Deploy a Linux VM on Hyper-V with Sound 20.04 Edition

In a previous article I explained how to use PulseAudio with XRDP to allow your Ubuntu Hyper-V VM to pass audio through your host machine’s sound system. It has been brought to my attention that the instructions do not work for everyone.

I believe most of the people that have issues are choosing the 20.04 version of Ubuntu when deploying their Hyper-V VM. The 20.04 edition of Ubuntu is not running XRDP (Linux RDP Server) by default. When you connect to it from the Hyper-V manager you are directly viewing the machine’s console. PulseAudio requires an enhanced XRDP session to work.

I’ve spent a lot of time getting pass-through sound working in 20.04. Deploy the VM as outlined in the original document choosing the 20.04 version instead. Once you have completed the operating system installation, run the software updater (in the apps menu) until everything is patched to the newest version.

Please Note: These instructions will not work if your VM is configured for auto logon. PulseAudio runs in the user space and requires active logon to work. It would be possible to convert the daemon to a service, but that is beyond the scope of this post.

Use Hyper-V quick create to deploy a VM

Once Ubuntu is installed and up to date we’ll need to manually configure it for an enhanced session. Open a terminal and run this command to download the configuration script:


Once the download finishes run:

sudo chmod +x

followed by:

sudo ./

to install and configure XRDP.

You will be prompted to logon to your VM with XRDP, but it will not work until you reboot. Use the button in the tool bar to return to the basic session and power off the VM.

The highlighted button will return you to a basic session so you can shutdown the VM.

Open PowerShell on your host system and run the command below, where the name of your particular VM is between the quote marks.

Set-VM -VMName "Ubuntu 20.04" -EnhancedSessionTransportType HvSocket 

Power on the VM and you will be prompted by the RDP client to select your monitor size. Logon to XRDP with your Linux credentials and the desktop will load. Now that we have installed and configured XRDP we can proceed to install and configure PulseAudio.

Occasionally you may stop being prompted to change your monitor size, etc. by the RDP client when you connect to your VM. There is a check box that can accidently be selected that stores your current settings for all future connections. To get the controls back, right click on your VM in the Hyper-V manager and then click Edit Session Settings.

Open a terminal.

Install the pre-requisite libraries with this command:

sudo apt-get install git libpulse-dev autoconf m4 intltool build-essential dpkg-dev libtool libsndfile-dev libspeexdsp-dev libudev-dev -y

Next we need to enable the “source” repository so that we can download PulseAudio and compile it. You can enable the “source” repo in the GUI:

Enable the Source-code repo in the GUI.

Or run:

sudo cp /etc/apt/sources.list /etc/apt/sources.list~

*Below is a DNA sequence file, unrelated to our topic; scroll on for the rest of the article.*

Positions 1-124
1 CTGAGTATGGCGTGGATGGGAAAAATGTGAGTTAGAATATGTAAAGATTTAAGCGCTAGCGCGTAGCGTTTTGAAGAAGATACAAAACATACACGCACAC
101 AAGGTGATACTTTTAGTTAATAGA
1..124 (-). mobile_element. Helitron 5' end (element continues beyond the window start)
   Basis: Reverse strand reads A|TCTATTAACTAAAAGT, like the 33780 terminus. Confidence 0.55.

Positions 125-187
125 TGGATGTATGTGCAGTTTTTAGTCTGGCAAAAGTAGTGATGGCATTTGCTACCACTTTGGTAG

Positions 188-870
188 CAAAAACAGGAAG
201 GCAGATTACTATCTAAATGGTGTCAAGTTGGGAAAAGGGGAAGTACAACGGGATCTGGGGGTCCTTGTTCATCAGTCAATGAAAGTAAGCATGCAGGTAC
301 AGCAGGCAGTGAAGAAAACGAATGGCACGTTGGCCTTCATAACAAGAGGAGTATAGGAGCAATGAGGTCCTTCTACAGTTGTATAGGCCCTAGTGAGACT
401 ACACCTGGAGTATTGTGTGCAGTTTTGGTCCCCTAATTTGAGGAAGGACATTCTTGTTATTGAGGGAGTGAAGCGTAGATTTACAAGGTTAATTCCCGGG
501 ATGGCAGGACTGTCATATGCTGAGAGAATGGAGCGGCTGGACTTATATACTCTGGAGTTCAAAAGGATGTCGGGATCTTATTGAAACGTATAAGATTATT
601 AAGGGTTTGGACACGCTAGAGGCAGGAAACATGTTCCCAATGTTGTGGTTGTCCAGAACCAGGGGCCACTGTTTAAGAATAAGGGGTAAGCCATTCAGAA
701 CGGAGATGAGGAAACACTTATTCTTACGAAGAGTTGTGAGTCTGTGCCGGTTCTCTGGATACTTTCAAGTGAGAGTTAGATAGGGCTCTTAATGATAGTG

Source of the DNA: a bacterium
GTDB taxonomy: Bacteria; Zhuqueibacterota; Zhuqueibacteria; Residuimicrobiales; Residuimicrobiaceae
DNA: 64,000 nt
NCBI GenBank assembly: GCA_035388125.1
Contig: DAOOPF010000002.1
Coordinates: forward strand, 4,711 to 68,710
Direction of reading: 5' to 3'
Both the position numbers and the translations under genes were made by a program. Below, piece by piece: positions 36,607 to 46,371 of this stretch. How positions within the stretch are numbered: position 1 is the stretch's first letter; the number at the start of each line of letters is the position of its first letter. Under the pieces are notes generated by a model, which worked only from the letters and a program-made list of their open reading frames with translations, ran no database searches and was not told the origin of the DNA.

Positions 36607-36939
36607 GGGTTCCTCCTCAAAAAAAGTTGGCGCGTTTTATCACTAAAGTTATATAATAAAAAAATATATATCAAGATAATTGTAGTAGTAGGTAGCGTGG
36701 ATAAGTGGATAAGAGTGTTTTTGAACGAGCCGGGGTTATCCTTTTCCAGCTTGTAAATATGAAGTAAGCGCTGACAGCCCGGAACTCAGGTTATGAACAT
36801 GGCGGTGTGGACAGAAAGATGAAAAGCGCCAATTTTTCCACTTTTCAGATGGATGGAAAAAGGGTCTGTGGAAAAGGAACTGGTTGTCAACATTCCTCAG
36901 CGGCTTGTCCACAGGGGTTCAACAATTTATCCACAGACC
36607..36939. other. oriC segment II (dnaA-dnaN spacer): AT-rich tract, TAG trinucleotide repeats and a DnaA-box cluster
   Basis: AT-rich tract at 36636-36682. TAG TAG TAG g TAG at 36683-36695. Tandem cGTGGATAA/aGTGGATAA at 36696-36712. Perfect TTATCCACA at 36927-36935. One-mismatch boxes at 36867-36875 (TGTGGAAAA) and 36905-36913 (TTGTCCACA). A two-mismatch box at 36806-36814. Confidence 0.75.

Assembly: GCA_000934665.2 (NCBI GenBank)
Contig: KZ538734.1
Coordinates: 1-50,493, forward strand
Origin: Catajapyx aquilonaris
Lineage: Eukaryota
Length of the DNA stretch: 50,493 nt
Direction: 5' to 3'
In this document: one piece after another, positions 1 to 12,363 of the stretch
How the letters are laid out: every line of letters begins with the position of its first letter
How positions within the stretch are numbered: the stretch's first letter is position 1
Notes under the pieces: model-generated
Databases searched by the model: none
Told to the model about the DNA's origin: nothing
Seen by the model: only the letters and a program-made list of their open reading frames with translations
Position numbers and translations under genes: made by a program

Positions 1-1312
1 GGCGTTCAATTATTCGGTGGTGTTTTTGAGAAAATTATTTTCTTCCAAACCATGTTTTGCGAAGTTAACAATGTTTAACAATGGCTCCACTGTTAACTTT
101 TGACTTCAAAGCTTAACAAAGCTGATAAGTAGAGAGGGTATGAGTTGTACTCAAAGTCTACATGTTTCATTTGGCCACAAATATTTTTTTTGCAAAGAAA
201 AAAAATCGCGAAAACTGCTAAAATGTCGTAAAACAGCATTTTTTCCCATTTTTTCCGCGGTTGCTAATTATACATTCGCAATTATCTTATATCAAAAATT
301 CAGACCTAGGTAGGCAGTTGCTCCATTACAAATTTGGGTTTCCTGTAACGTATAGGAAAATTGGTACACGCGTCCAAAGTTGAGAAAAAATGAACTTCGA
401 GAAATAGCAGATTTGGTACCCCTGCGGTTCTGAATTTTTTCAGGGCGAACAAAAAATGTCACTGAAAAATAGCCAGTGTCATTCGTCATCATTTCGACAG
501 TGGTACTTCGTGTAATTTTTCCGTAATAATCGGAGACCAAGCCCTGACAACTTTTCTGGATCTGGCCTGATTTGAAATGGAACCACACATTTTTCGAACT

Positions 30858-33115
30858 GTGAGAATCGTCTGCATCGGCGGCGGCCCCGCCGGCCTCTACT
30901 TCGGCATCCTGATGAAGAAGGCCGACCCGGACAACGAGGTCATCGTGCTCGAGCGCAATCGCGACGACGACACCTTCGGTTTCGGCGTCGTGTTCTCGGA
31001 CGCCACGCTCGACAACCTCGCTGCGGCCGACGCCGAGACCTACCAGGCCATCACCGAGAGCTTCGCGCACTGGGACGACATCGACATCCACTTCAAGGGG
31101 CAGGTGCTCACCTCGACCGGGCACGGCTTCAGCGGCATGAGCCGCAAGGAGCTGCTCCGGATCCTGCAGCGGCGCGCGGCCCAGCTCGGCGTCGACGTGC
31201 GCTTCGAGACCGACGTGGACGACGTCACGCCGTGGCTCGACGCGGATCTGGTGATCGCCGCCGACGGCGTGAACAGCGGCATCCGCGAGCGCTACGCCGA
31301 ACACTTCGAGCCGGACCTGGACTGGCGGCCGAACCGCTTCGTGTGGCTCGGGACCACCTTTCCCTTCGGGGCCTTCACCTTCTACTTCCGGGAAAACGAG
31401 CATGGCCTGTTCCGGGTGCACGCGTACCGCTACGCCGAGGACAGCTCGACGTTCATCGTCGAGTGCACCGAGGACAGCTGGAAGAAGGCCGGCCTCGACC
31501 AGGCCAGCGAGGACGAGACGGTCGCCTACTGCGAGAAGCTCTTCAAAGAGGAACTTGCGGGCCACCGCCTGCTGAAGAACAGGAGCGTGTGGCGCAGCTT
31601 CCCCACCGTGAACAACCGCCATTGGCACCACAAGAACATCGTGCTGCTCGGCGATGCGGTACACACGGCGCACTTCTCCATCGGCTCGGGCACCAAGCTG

sudo sed -Ei 's/^# deb-src /deb-src /' /etc/apt/sources.list
sudo apt-get update

Now we need to get the source code for pulse audio and compile it. Run the following command groups one after the other. Each will take some time to complete.

sudo apt build-dep pulseaudio -y
cd /tmp
sudo apt source pulseaudio
pulsever=$(pulseaudio --version | awk '{print $2}')
cd /tmp/pulseaudio-$pulsever
sudo ./configure
sudo git clone
cd pulseaudio-module-xrdp
sudo ./bootstrap
sudo ./configure PULSE_DIR="/tmp/pulseaudio-$pulsever"
sudo make
cd /tmp/pulseaudio-$pulsever/pulseaudio-module-xrdp/src/.libs
sudo install -t "/var/lib/xrdp-pulseaudio-installer" -D -m 644 *.so

Power off your VM and wait until the snapshot merge in Hyper-V completes then power it back on. When you connect to it this time, use the “Show Options” down arrow and then click the “Local Resources” tab. Click the settings button and then choose the option to play back audio on this device.

Now open the setting applet on your Ubuntu VM and go to sound. Use the drop down to select xrdp-sink as the audio device. Sometimes the option will be missing. Generally, if you wait some random amount of time the daemon will start on its own, I’m not sure what causes the inconsistency.

If the option never appears or you get tired of waiting. Close the Settings applet and open a terminal. Run: pulseaudio -k to start the daemon yourself. Then use settings to adjust the output device again.


  1. I ran through the instructions as I posted them again to make sure I didn’t miss something. The pulsever line is creating a variable that contains the pulseaudio version number so that the next line can change to the correct directory. I noticed in your comment that it shows as pulsever=$(pulseaudio –version | awk ‘{print $2}’), but it should be pulsever=$(pulseaudio –version | awk ‘{print $2}’). There should be a double dash before the version number. The windows clipboard or WordPress is doing something odd to that line when you copy and paste it. It is doing it to me as well and I haven’t figured out why yet. If fixing the dash doesn’t let the line work, you should be able to change the next line to manually go to the correct directory. If you build a new VM and still end up with 13.99.2 it would be: “cd /tmp/pulseaudio-13.99.2”.

    The other issue I know about from working with someone else, is that you cannot have your virtual machine configured to automatically logon. Pulseaudio runs as a daemon in the user space and it doesn’t work with auto logon.

    I plan on updating the post with both of these pieces of info. Thanks for letting me know about that line not working.

    This is the wiki for the plug-in itself, you might find some useful info there:

    The other tip I can give you is that usually when you only get prompted to configure the RDP client once it is because the “save these settings for all sessions” box was checked. If you right click on the VM in the Hyper-V manager you should see an option to “Edit Session Settings” that will give you the controls again.